A question that I am often asked by family members, friends, and even by other physicians and nurses that I work with, is “Should I get my memory evaluated?” Partly, the question is asked because they have noticed memory problems, and are struggling to sort out whether theses lapses are an inevitable part of normal aging versus the start of something more ominous, such as Alzheimer’s disease. But another part of the question—particularly when asked by healthcare professionals—goes unspoken: “We can’t really do anything about memory problems, anyways, right? So why should we bother getting our memory evaluated?”
This latter sentiment was most recently voiced by a physician who criticized me for diagnosing and treating her patient. “Wouldn’t it be better to not tell him?” she said. “Wouldn’t it be better not to make him worried and depressed about having Alzheimer’s disease?”
One in ten people (5.5 million) over the age of 65 have Alzheimer’s dementia and about 200,000 people younger than 65 have early onset Alzheimer’s. I’ve been thinking about this statistic and the conversation with my colleague for the last month, and here is my answer. Or, to be more precise, here are seven reasons as to why anyone should bother with a memory evaluation.
- Knowledge is power. It is a fact of life that changes to memory will occur with age. Those that occur with healthy aging are different from those due to Alzheimer’s and other dementias. Rather than worrying about memory loss, it is much better to sort out what is the cause of your memory problems. I can honestly say that almost every patient I see comes away content to know where their memory problems are coming from—even if Alzheimer’s disease is the answer.
- Current treatments for memory loss do actually work. The current treatments for Alzheimer’s disease have been shown to turn the clock back on the memory loss by about six to twelve months. This means that you generally see an improvement in your thinking and memory. And they don’t stop working—even as the Alzheimer’s disease progress and thinking and memory deteriorate over time, your memory is almost always better using currently available medications than it would be without them.
- Future treatments may significantly slow down Alzheimer’s disease. Over the past ten years, our improved understanding of Alzheimer’s disease has generated new potential treatments that may further improve memory, stop the formation of the amyloid plaques that damage brain cells, or even remove those plaques altogether. These new medications are available now in clinical trials.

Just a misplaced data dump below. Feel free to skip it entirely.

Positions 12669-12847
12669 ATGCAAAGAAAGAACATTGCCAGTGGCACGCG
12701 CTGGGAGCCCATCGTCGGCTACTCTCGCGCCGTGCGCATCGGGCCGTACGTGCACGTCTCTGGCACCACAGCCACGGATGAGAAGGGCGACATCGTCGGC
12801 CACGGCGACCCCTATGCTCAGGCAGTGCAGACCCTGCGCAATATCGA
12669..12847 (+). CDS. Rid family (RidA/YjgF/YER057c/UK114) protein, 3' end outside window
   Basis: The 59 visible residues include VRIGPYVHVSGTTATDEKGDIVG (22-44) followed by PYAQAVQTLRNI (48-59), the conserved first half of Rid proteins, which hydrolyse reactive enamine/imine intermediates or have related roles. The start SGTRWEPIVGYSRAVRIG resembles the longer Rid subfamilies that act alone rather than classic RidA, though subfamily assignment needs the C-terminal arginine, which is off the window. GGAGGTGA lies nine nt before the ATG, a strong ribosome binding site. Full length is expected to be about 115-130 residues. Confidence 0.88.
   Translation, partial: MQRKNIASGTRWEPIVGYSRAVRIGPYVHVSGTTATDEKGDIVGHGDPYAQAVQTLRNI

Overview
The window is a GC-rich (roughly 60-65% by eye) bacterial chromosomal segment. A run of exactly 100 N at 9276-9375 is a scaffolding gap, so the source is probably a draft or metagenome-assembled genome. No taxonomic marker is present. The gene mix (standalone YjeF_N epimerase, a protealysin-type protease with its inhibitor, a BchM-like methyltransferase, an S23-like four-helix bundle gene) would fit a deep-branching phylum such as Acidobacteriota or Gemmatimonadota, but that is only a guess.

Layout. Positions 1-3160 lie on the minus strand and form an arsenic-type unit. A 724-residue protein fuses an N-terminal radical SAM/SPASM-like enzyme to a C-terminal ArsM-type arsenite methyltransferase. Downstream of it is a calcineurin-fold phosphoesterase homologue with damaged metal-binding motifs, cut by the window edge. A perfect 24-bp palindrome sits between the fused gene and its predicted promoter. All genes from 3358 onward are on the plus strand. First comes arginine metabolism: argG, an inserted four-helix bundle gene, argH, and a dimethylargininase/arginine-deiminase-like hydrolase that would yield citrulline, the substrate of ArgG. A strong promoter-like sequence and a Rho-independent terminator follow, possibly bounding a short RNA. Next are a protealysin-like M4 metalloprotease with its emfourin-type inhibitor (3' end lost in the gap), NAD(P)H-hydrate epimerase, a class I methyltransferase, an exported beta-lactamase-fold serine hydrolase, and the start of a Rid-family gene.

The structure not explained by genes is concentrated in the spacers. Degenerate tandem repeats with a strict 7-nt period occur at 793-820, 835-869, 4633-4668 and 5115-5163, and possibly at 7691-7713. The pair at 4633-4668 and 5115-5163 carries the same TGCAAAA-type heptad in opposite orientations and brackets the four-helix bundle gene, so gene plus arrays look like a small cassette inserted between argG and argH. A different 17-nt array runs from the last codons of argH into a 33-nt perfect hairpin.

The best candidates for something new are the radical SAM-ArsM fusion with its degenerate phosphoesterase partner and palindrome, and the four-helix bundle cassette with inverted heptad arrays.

- Treatments work best when started early. Many studies have shown that the magnitude of improvement is larger when the medications are started early, in the mild stage of disease, rather than waiting until the moderate or severe stages. Additionally, most clinical trials of new medications are only open to those with mild disease.
- Physical exercise and proper diet can help. Everyone knows that exercise is good for you, but few people realize how important it is for their memory and brain health. In addition to reducing the risk of strokes, aerobic exercise improves sleep, mood, and memory—it can even promote the growth of new cells in the hippocampus, the part of the brain that forms new memories. In addition, many studies have found that the Mediterranean diet can reduce memory loss.
- Strategies and memory aids can help everyone. Whether memory loss is due to normal aging or the start of a brain disease such as Alzheimer’s, everyone can improve their memory using strategies and external memory aids, such as mnemonics, notebooks, calendars, pillboxes, and smartphones.
- Participating in memory research or advocacy work can help future generations. Be proactive. Confront your memory problems and find out what is causing them.
Empowered with this knowledge, you will be ready to participate in research, advocacy work, or another endeavor that can help those around you and the next generation.
Featured Image Credit: Walk to End Alzheimer’s in Bourbonnais Saturday, September 29, 2012 by Alzheimer’s Association Illinois Chapter. CC BY 2.0 via Flickr.